Reporting to USS TRITON (SSRN-586)

Upon completion of school, I went to Electric Boat, Groton and reported to the USS TRITON (SSRN-586) in May 1959. When I was transferred to DEPCOMSUBLANT the detachment consisted of one LT Norm Brand, Chief Burchard and six enlisted. By the time I left, it had expanded to 24 enlisted and making 12 to 13 installations per year.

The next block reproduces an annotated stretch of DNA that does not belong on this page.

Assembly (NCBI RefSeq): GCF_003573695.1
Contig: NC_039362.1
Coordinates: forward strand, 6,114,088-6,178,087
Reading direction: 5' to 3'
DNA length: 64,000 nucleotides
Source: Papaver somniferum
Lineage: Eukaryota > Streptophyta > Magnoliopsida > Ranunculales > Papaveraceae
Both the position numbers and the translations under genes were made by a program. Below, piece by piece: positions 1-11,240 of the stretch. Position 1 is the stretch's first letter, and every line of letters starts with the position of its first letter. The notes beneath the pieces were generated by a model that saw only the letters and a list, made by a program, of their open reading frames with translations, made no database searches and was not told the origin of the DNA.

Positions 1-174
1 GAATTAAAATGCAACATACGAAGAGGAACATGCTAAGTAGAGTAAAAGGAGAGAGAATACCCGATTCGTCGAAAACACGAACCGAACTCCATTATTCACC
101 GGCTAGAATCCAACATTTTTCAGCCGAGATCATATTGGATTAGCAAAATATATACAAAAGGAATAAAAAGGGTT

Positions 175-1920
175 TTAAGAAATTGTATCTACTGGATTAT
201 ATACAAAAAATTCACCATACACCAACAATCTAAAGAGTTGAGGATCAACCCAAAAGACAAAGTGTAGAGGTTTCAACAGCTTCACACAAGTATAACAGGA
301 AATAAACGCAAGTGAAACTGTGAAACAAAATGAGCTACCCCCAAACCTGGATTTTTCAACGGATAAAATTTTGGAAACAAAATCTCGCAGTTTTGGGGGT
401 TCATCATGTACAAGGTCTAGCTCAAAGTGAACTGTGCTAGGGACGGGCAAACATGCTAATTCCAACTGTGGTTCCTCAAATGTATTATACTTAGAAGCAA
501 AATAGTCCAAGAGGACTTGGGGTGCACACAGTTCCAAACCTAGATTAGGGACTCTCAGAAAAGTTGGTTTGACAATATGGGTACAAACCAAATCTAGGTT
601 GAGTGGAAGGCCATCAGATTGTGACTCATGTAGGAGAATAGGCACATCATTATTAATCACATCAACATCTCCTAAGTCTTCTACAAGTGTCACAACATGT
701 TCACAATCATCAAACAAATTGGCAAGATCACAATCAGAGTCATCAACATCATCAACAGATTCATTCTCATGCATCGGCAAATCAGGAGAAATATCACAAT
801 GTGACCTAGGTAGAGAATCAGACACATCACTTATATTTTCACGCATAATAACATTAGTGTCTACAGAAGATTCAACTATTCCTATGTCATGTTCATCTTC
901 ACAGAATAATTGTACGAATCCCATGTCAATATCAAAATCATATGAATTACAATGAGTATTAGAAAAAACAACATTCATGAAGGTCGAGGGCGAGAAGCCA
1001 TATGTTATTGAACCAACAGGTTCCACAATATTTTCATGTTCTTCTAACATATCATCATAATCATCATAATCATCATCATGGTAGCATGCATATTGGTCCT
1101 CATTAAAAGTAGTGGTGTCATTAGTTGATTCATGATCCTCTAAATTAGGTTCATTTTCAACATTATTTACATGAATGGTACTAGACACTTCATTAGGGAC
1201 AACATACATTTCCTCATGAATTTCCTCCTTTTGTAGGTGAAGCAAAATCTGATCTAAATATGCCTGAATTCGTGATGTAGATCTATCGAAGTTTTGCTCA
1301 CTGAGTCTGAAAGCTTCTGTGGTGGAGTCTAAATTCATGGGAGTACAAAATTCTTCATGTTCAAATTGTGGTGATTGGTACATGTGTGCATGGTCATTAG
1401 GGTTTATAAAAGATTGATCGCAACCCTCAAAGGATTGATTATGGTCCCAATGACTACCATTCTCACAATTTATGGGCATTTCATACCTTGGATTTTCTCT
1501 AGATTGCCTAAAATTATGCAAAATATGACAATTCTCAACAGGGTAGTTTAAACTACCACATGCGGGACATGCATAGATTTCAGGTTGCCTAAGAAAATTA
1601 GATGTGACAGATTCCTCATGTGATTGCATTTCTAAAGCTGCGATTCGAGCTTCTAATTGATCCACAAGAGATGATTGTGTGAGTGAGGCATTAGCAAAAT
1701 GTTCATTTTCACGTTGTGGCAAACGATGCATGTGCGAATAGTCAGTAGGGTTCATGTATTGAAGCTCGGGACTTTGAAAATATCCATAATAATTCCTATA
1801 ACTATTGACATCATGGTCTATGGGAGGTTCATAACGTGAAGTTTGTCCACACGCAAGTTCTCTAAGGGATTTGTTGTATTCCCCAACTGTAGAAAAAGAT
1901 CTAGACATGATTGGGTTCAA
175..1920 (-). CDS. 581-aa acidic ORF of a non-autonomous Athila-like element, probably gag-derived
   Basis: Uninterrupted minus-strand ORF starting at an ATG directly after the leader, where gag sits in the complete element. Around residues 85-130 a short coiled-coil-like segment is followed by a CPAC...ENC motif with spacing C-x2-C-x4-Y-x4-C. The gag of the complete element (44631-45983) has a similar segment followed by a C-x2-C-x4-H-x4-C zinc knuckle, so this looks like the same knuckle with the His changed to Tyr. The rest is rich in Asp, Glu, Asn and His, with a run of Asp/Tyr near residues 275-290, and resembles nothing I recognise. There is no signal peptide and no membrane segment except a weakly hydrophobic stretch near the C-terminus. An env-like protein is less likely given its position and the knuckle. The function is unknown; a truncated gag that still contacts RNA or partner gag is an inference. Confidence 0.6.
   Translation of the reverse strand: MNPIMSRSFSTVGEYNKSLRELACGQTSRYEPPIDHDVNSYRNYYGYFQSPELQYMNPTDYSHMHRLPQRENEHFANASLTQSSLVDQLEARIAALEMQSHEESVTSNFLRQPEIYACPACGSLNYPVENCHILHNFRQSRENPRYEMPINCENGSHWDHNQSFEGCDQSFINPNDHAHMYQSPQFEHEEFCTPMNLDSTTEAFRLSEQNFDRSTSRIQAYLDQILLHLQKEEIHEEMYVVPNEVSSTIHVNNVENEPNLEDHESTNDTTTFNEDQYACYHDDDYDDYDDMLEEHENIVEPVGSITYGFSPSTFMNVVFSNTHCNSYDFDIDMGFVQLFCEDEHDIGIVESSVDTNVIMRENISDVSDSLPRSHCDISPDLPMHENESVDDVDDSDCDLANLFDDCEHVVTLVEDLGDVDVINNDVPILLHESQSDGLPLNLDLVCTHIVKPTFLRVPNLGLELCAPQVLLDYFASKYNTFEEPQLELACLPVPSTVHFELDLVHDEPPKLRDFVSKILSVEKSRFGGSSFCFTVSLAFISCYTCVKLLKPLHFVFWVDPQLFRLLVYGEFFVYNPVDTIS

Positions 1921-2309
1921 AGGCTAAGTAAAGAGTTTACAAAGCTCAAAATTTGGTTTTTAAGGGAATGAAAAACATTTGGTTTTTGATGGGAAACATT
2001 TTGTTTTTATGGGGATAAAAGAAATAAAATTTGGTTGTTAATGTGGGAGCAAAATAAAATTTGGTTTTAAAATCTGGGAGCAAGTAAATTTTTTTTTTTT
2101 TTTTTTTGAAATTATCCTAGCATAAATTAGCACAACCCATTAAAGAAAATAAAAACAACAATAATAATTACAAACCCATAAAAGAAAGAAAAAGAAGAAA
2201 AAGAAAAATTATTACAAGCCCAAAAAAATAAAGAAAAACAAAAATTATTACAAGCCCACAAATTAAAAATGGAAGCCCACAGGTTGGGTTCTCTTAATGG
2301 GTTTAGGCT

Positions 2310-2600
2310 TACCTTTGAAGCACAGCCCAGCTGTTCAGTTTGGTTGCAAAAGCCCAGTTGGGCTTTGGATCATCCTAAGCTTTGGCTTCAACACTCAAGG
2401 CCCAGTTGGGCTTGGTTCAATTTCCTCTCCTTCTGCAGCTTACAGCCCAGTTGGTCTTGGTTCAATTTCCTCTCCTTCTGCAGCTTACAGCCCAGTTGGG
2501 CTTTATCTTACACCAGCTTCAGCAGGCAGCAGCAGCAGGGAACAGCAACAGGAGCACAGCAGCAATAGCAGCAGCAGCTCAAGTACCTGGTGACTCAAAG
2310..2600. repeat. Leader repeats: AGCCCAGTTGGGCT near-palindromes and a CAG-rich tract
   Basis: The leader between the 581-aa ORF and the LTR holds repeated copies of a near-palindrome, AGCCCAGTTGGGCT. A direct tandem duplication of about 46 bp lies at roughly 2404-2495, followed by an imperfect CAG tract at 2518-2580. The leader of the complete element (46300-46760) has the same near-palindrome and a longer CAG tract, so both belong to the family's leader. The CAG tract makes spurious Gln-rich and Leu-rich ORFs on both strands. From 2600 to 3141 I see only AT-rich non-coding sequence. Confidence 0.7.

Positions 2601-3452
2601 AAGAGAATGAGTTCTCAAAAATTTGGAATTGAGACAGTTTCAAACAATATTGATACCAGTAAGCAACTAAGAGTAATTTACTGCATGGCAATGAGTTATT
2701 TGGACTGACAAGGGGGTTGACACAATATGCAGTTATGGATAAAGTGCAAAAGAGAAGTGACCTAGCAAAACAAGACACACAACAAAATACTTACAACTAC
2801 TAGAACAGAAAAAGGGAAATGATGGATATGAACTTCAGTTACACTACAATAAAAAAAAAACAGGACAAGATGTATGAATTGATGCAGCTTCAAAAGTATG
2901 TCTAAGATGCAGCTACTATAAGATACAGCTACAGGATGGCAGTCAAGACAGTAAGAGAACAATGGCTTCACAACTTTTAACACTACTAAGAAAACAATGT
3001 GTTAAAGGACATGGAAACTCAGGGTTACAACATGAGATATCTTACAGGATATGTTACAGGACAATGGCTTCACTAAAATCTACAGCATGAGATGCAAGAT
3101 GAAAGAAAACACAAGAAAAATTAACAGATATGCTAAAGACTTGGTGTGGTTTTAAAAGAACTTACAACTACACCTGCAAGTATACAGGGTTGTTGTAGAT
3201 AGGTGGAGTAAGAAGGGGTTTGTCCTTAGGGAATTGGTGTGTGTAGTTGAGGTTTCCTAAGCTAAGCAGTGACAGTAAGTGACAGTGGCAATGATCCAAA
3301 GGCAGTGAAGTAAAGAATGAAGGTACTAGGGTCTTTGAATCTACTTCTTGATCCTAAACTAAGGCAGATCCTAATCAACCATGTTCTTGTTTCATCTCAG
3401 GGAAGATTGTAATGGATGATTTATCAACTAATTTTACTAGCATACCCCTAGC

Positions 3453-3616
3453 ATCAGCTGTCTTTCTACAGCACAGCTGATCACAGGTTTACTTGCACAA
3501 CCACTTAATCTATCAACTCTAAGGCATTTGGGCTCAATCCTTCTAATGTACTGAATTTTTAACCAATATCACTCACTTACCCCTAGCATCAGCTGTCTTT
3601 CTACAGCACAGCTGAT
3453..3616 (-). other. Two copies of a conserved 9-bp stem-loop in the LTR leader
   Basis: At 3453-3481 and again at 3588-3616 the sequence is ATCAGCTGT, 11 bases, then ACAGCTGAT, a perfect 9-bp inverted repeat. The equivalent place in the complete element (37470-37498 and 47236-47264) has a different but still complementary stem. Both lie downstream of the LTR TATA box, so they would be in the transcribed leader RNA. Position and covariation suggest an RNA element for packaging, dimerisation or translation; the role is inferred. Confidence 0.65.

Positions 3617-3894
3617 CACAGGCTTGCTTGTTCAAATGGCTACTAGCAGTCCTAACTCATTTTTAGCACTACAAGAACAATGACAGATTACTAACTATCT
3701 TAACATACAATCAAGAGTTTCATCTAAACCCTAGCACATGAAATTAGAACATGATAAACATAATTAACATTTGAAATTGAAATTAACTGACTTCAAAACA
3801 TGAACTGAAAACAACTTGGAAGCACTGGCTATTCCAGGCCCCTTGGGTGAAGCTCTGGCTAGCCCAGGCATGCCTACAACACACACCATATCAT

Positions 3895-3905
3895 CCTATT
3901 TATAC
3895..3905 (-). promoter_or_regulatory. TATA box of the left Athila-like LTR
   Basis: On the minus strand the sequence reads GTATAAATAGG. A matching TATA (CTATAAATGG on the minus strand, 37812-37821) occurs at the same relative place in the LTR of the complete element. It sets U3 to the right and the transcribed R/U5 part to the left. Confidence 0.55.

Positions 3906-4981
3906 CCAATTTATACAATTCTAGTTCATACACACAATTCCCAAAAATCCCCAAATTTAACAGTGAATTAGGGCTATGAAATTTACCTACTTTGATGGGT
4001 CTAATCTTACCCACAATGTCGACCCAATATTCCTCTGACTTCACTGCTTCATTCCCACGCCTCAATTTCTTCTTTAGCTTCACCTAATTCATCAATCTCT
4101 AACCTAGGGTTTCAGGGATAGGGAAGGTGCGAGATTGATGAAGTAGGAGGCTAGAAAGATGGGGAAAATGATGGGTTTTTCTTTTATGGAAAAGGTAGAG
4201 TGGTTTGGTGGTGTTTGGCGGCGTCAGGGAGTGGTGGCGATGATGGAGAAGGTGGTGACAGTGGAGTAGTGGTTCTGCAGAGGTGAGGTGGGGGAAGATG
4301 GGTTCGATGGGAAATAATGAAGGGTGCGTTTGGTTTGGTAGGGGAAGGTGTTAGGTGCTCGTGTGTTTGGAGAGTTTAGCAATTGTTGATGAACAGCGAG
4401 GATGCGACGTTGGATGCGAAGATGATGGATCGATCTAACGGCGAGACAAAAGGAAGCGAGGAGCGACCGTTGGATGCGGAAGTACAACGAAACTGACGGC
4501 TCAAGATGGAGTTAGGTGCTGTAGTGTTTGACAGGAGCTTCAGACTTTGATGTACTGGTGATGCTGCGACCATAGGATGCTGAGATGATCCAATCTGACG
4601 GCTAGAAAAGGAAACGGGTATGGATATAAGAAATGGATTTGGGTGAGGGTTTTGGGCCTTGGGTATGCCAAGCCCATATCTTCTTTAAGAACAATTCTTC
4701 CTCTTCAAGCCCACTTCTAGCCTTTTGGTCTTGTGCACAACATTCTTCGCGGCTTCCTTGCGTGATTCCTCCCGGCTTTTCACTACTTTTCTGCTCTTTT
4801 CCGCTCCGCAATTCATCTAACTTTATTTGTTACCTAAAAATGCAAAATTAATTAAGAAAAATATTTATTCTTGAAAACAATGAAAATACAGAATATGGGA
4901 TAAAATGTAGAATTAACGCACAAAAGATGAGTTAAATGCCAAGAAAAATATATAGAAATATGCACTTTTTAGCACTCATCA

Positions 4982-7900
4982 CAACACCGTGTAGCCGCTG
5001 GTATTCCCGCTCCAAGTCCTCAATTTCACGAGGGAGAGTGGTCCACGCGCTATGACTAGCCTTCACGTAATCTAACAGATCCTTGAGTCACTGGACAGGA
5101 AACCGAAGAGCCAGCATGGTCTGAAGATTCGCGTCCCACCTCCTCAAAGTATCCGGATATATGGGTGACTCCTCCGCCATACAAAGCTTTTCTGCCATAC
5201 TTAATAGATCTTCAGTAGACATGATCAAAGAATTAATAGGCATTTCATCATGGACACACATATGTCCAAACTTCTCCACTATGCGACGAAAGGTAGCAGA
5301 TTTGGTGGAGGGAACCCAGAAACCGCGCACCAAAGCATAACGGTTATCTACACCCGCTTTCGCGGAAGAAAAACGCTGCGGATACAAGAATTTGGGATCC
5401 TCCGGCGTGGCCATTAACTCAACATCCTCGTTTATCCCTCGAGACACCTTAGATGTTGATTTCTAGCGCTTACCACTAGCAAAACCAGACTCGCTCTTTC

Our shop was located adjacent to one of the boat piers, which enabled us to spend more time on the boat rather than traveling between them. I quickly understood why Norm wanted me transferred so quickly. Chief Burchard liked to supervise and did not like any criticism of how he installed equipment in the boats. Once Chief Burchard left, I had a meeting with the crew and explained how I would like the work to go. When I was a very cocky first class, I thought I knew everything until one very sharp seaman busted my bubble. From that time forward, I encouraged input of ideas until it was finally decided how things would go. I noticed the men had a couple of bunks in the loft hidden behind some lockers. They acknowledged they would often sneak up there to sleep rather than take the long walk back to their barracks. I had a talk with Norm about it and he gave them permission to officially sleep there. In no time at all they moved all their gear in and a couple of hot plates for when they were hungry. Typically, they preferred to eat on the specific boat we were working on rather than travel back to the chow hall.